Hair loss is another side effect of gruelling radiation therapy, and one that can have devastating consequences on your confidence. While Rowledge says she "embraced the baldness" and used beautiful headscarves, and many others also opt for wigs, the damage wrought on eyebrows and eyelashes is harder to hide.
Enter RevitaLash, a brand launched in 2006 by ophthalmologist Dr Michael Brinkenhoff to help his wife, Gayle, feel beautiful during her 25-year battle with metastatic breast cancer.
“I took great care when formulating the original lash serum as it was intended to be used by one of the most beloved people in my life. Safety was paramount – and still is today. It was important to me that the formula be comprehensive and well-rounded so it could deliver the proper nutrients and healthy support that lashes need to thrive under harsh conditions such as chemotherapy,” explains Brinkenhoff.
When Gayle started using the product, the outcome was so noticeable that other cancer patients in her ward started commenting, and wanted to know her secret – and it led to the start of the cosmetics company, which sells its products on Projectbyouty.com.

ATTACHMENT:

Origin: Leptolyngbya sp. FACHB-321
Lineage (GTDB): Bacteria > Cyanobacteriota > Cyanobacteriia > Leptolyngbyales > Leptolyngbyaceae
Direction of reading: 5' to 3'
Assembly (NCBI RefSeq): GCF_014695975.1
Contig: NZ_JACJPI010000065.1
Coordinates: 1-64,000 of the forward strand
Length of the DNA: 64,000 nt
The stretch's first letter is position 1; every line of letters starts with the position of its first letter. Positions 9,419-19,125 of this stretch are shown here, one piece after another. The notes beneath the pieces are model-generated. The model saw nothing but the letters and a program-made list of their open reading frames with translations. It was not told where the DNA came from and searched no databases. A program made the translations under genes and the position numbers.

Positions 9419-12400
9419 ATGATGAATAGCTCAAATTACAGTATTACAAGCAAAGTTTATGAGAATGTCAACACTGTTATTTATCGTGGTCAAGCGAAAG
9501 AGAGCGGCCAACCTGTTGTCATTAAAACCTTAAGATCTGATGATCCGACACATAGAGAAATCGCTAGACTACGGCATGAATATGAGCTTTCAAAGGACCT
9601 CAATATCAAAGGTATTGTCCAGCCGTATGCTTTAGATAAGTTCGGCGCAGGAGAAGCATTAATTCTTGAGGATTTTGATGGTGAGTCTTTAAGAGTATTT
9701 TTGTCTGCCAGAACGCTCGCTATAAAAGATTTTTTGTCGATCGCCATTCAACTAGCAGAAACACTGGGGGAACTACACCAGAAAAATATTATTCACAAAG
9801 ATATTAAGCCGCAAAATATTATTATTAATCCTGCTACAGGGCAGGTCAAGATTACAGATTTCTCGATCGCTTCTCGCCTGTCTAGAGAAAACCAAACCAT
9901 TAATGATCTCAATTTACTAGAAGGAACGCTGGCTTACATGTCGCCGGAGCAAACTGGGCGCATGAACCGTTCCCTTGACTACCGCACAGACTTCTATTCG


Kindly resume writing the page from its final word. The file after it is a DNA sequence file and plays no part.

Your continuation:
Also available on the website, which caters to this niche market, is Manta, a hairbrush created specifically for post-chemo care.
“I was 33, with three children under the age of 4, when after my first cycle of chemotherapy my hair was falling out in big chunks,” says Dani Binnington. “The feeling of sweeping up big balls of hair from the floor was worse than the thought of not having any. So quite early on, I shaved my hair off. That was the start of my ‘hair journey’. That was to be expected. When it was growing back, that’s when my unexpected hair journey continued. I wanted to be extra-gentle with my new hair.”
Foreseeing the need for a special hairbrush, her husband, Tim Binnington, who has more than 25 years of experience as a professional hairdresser, decided to create one that was “as gentle on the hair as running your hands through it”. The product features a soft touch rubber compound that moulds to the shape of the scalp, which stimulates blood flow, while continuous movement of the brush and base means strands never reach the stress point to avoid breakage.